The Constant Gardener – John LeCarre

I’ve probably exhausted the topic of LeCarre with the above writeup. But while I waited for the next two books to arrive after Tinker, I realized there was something in LeCarre’s dense prose and profusion of insight that I desperately needed more of. For the longest time the only books I’d read had either been canon or very academic. I hadn’t really let myself go with something so indulgent as spy novels for a long time. So on a whim I grabbed The Constant Gardener (which I vaguely remembered being a big film back in 2005). To one extent I was disappointed. The book was eminently readable, but one of the joys of the Smiley books is their density. In those, LeCarre likes to drop the reader into an alien world with little or no explanation and let them figure it all out over the course of ten or fifteen frustrating pages. It’s exhausting and very rewarding. I imagine they are the kind of books George Smiley would actually read. Gardener is more standard fiction. It has some great ideas and characters and some stunning use of symbolism in its final chapter (spoiler: the title has multiple meanings, and one of them is awesome). Still, it never reached the heights of immediacy or intellect of the other LeCarres I’ve read. It’s a good read, nothing more. I suppose there’s nothing wrong with that.

The Spy Who Came in from the Cold

Alright, I swear, almost done with LeCarre. Though this book does sit on the All TIME top 100 novels of the 20th century list, so I suppose it warrants some comment. It’s a very slim work (Tinker and Gardener are around 400-500 pages and Schoolboy tops 600, while this one doesn’t even reach 200), more focused on big ideas than small details. I know it was incredibly influential in leading spy fiction away from the absolute moral certainty and sugary excitement of James Bond. But not having read much else of the fiction at the time, it’s hard for me to weigh its accomplishments except in comparison to LeCarre’s other work. From what I’ve read, it might be his most emotionally intense story. It certainly has some moments of legitimate menace and tragedy. Within its few pages it packs a lot of memorable characters and conversations; all the good stuff, no fat. But I think its greatest strength — what will keep me coming back to it in years to come — is how well it underlines the question that gives LeCarre a leg up on all his peers: identity. Characters are so devoted to their roles that they become them, so devoted to their objectives they forget why. Through all the plotting and questioning and every twist and turn LeCarre creates a truly ambiguous and fluid sense of what is true and what is not, which he never bothers to simplify or organize with more than the most emotional commentary.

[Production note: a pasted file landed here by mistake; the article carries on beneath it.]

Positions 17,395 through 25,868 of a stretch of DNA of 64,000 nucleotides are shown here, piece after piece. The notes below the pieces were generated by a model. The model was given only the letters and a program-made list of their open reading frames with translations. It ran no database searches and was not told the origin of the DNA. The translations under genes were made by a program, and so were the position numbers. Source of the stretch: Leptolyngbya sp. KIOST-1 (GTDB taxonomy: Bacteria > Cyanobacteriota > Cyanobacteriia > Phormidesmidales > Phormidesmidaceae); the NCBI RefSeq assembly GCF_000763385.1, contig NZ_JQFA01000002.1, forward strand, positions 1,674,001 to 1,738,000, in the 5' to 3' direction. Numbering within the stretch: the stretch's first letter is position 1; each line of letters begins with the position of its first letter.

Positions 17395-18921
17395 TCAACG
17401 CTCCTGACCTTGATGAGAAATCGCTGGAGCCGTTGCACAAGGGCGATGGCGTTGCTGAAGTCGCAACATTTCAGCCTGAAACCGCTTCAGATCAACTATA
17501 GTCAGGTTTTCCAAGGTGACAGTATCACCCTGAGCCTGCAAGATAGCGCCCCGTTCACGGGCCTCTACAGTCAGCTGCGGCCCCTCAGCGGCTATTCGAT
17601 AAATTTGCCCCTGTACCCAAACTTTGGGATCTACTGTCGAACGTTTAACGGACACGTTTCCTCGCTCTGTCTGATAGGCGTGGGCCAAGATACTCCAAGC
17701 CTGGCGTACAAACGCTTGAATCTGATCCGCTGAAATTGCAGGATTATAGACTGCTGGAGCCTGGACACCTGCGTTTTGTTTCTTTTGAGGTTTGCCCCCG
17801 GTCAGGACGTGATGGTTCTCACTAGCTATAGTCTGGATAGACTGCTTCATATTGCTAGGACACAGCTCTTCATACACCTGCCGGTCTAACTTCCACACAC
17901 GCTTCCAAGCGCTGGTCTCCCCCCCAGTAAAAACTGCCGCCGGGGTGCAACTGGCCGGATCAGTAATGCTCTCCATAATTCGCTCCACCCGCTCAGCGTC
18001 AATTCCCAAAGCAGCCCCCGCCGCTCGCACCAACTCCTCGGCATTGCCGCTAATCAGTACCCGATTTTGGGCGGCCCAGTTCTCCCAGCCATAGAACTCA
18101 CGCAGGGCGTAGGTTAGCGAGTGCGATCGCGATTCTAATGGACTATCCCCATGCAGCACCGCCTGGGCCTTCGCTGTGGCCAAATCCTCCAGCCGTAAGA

A Farewell to Arms – Ernest Hemmingway

I can’t say that my first Hemmingway in nearly a decade (I read and, strangely enough, enjoyed The Old Man and the Sea my junior year of high school) was love at first sight, but it was close. Hemmingway’s pictorial anti-eloquence, more uncompromising and beautiful in Arms than in anything I’ve read of his since, definitely took some getting used to. And his equally unadorned plotting at first confounded my action-movie addled brain. But after forging through the breathtaking opening vignette two or three times and adjusting to the exact required focus, I did not put the book down until it was finished. The hard-forged immediacy and honesty of his vision grant an uncommon beauty to his victories and a startling menace and terror to his defeats. Through this I discovered levels of engagement I never before realized novels could facilitate.

Candide – Voltaire

I’m absolutely shocked that Voltaire died of natural causes. This book (more short story really) would be regarded as controversial and subversive even if it was released tomorrow, much less in an era when they were still burning people for saying things. It deals with topics like war, genocide, murder, rape, and natural disasters with a lighthearted, satirical nihilism that is at times terrifying and at times hilarious because there’s just no other way to respond. And amid this far-too-comprehensive depiction of all the world’s evils, Voltaire explores the archetypal images of innocence (Candide) and intellectual optimism (Pangloss). Far from cynical, his conclusion is sincere and even a touch romantic. It’s also a scathing criticism of the intellectualism of his age, and the innate human desire to make all things light and happy that has definitely survived into the modern day.

On the Road – Jack Kerouac

I can’t agree with people who place Kerouac among the great authors of the twentieth century; at least not based on this, his most beloved work. Road’s particular slaphappy grandiloquence, which I know many have equated with an unrivaled frank sincerity, to me often felt sentimental and left me cold and distant. But were that the final word I never would have been patient enough to finish. The novel is best at its strangest. Dean’s late night philosophizing, Sal’s adopted Mexican family, fevered hunger dreams, phantom hobos, and thudding attempts to depict music and rhythm and energy with a wild kind of beat verse, all succeeded in creating a new strangeness and fascination for life in my all-too-familiar American home. I can’t say I loved the whole thing. What I did love, however, has definitely stuck with me.